- Energy companies won’t rush back to investment at $50 a barrel
- Saudi oil minister speaks in briefing after OPEC meeting
Oil prices at $50 won’t allow shale oil and other higher-cost producers to lift supply to levels that hinder market recovery, Saudi Arabia’s oil minister said.
Prices need to be at level above $50 a barrel for more crude supplies to come back to the market following a slump over the past two years, Khalid Al-Falih, Minister of Energy, Industry and Mineral Resources, told reporters in his suite in a Vienna hotel.
"I talk to a lot of industry executives and board members. I don’t think you are going to see a rush back into investments at $50," he said after attending the biannual meeting of the Organization of Petroleum Exporting Countries on Thursday in the Austrian capital.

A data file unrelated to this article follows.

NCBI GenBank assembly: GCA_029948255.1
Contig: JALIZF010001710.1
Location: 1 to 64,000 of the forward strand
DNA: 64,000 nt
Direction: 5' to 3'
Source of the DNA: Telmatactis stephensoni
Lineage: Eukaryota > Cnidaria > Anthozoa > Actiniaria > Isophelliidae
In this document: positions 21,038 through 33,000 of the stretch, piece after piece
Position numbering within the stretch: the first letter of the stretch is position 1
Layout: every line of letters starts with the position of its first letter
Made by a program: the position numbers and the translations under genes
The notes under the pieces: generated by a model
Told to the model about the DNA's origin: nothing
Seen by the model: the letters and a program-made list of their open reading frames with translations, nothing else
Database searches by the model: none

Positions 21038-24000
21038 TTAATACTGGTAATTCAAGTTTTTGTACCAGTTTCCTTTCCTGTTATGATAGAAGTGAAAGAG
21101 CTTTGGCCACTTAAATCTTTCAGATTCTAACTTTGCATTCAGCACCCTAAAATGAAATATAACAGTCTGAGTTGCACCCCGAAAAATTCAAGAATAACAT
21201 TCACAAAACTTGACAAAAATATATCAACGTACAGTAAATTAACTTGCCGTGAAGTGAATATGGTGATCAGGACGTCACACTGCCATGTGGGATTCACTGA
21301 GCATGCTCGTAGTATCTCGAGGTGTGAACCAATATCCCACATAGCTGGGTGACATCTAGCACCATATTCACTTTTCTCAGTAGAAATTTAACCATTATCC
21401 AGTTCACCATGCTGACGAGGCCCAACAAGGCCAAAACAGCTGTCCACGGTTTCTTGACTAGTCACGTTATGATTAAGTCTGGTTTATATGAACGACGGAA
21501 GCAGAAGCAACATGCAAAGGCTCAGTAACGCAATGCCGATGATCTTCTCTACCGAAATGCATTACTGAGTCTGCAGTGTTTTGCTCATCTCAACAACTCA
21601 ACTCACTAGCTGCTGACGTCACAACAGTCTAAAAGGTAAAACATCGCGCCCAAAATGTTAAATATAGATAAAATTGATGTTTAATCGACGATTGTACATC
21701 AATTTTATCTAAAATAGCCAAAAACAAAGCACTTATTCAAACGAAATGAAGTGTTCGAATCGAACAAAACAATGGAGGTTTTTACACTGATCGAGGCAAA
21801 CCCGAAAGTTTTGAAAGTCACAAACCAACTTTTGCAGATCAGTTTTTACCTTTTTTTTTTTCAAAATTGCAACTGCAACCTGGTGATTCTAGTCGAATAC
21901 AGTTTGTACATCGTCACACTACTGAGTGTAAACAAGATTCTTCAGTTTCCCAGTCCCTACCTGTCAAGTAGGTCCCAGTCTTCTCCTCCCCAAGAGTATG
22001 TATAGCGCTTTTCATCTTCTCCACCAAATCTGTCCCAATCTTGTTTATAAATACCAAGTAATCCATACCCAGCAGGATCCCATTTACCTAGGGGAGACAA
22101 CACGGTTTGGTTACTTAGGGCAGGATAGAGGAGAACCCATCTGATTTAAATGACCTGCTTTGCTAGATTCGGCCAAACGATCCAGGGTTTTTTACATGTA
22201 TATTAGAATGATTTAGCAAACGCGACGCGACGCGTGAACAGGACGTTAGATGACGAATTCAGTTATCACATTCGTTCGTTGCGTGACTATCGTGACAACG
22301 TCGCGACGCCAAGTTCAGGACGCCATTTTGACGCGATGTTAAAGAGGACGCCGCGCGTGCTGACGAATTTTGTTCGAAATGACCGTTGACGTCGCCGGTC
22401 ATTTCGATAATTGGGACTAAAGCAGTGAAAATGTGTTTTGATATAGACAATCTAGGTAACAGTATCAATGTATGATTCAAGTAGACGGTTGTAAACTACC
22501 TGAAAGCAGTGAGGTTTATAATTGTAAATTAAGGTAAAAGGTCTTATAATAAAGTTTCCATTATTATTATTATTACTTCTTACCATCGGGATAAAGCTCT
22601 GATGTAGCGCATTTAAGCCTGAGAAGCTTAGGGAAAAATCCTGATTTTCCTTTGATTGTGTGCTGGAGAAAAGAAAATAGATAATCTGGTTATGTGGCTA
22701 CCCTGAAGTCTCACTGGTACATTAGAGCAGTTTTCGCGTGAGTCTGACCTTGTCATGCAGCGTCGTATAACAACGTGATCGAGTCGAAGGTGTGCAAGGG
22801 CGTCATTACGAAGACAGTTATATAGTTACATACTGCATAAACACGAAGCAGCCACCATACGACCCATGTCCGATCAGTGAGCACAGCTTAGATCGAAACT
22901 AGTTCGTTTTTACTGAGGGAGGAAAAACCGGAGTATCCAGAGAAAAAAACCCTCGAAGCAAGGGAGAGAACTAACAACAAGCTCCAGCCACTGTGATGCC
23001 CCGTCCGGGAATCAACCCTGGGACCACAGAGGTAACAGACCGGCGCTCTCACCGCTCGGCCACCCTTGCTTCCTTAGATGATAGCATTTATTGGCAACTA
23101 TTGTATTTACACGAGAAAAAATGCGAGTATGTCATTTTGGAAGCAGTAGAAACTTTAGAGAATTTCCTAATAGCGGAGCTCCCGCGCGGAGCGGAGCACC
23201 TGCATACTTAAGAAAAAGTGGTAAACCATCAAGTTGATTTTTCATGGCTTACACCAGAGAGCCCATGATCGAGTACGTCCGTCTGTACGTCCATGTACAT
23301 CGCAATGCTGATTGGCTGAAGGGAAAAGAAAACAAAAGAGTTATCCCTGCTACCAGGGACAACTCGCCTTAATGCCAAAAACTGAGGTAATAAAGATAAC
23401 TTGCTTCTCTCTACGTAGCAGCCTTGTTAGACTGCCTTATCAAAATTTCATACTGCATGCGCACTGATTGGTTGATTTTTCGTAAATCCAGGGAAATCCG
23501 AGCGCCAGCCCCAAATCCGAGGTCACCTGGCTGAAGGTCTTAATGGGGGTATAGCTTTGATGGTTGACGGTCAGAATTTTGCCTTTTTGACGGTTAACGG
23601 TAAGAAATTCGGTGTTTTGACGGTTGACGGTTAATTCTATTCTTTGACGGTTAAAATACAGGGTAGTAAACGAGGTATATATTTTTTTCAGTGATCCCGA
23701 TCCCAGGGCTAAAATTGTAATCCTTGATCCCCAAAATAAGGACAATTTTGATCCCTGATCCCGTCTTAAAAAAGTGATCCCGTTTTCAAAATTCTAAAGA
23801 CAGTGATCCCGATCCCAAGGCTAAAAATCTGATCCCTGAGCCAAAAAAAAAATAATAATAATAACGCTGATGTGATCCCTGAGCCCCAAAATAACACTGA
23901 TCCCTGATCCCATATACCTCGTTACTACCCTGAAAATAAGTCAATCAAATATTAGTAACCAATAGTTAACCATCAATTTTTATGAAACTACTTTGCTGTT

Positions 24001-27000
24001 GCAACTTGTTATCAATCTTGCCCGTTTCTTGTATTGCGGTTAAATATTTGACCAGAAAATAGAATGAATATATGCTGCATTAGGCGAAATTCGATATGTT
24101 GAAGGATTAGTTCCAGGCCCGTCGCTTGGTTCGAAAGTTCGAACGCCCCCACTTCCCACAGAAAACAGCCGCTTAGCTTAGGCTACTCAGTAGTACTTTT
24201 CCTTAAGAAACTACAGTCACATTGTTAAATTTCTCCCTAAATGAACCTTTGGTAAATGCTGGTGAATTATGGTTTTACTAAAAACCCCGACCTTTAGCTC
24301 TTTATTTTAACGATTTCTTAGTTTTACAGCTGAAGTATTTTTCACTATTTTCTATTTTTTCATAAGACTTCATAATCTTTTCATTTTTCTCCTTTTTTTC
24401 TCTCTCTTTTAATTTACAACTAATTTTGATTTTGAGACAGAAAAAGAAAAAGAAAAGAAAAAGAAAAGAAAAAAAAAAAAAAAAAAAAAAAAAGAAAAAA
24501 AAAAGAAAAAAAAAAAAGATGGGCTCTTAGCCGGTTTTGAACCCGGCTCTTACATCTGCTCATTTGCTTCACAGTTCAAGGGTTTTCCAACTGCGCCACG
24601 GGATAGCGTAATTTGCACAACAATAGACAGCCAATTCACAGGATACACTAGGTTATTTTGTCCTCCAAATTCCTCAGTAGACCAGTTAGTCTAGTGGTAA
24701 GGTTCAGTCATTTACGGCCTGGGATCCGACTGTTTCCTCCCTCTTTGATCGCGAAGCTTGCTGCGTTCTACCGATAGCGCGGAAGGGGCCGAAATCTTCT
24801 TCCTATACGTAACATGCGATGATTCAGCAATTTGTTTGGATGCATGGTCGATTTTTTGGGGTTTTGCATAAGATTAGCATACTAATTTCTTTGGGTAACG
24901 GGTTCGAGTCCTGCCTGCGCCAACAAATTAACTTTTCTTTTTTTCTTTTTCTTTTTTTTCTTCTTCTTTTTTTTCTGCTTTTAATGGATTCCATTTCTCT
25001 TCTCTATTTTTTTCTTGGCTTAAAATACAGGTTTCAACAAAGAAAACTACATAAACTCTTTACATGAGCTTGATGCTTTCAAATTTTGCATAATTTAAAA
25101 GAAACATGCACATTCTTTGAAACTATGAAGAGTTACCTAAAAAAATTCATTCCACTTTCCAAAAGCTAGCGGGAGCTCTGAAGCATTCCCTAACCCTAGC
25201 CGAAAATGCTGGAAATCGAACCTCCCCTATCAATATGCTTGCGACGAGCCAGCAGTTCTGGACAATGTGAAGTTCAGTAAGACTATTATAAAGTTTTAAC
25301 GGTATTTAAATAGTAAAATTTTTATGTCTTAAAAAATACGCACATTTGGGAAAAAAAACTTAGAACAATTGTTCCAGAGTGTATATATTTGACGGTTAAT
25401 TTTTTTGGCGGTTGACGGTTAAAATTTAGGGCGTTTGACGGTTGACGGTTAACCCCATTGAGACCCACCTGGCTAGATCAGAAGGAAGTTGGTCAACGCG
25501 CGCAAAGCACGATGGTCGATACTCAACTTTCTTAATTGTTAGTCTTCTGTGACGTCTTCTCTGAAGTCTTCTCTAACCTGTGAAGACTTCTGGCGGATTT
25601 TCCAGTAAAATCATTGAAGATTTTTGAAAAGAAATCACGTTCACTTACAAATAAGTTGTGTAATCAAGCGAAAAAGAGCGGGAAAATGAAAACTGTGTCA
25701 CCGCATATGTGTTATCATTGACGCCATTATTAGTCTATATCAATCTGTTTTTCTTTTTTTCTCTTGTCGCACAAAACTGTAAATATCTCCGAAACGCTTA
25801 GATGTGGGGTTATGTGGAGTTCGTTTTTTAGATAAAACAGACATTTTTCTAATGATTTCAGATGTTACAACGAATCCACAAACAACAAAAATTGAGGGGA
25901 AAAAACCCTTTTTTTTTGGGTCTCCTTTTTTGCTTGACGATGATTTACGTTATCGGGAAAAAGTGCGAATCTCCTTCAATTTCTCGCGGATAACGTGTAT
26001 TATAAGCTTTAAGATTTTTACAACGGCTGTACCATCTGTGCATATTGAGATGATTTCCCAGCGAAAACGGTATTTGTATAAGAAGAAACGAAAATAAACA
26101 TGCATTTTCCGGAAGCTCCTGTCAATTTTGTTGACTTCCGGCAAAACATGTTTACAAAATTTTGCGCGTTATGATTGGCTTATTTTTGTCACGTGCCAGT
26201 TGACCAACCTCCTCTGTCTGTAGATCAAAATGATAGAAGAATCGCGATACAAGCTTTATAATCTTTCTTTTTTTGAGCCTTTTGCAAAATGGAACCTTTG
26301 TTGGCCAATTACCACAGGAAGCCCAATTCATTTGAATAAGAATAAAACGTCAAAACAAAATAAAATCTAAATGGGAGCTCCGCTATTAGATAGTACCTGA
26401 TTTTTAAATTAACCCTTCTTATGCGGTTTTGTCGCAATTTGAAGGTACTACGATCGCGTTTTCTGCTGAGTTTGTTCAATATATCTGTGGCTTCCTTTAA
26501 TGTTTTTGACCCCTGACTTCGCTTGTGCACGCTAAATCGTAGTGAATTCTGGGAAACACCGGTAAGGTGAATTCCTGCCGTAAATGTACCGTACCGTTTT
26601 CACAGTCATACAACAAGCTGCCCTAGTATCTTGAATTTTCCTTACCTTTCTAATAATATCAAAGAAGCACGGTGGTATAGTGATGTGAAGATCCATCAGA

OPEC, which produces about 40 percent of the world’s crude output, decided Thursday to stick to its policy of unfettered production after its 13 members failed to agree on a ceiling. Thursday’s meeting follows a recovery in oil to almost $50 a barrel from below $30 in January. That suggests OPEC’s Saudi-led decision in 2014 to maintain output amid a global glut is finally paying off, with higher-cost producers cutting back.
Al-Falih, who was appointed oil minister last month to replace Ali al-Naimi, said that he doesn’t have a clear number for the price that will allow crude supply to come back rapidly.
“I don’t know what that level is,” he said. “But I think the level is going to be higher than $50. I think we tested $100 to $110 and we’ve found it was bringing in too much supply. So take a guess, it’s somewhere in between.”
Saudi Arabia is not against shale oil development and would like to see more of such supplies, though at levels that don’t disrupt the market balance, Al-Falih said.
Shale production growth of 200,000 to 300,000 barrels a day is “fine,” Al-Falih said. Shale output is necessary because it fills a gap in the market, but its growth should not be at levels before 2015 when annual production was rising by 800,000 barrels a day, he said.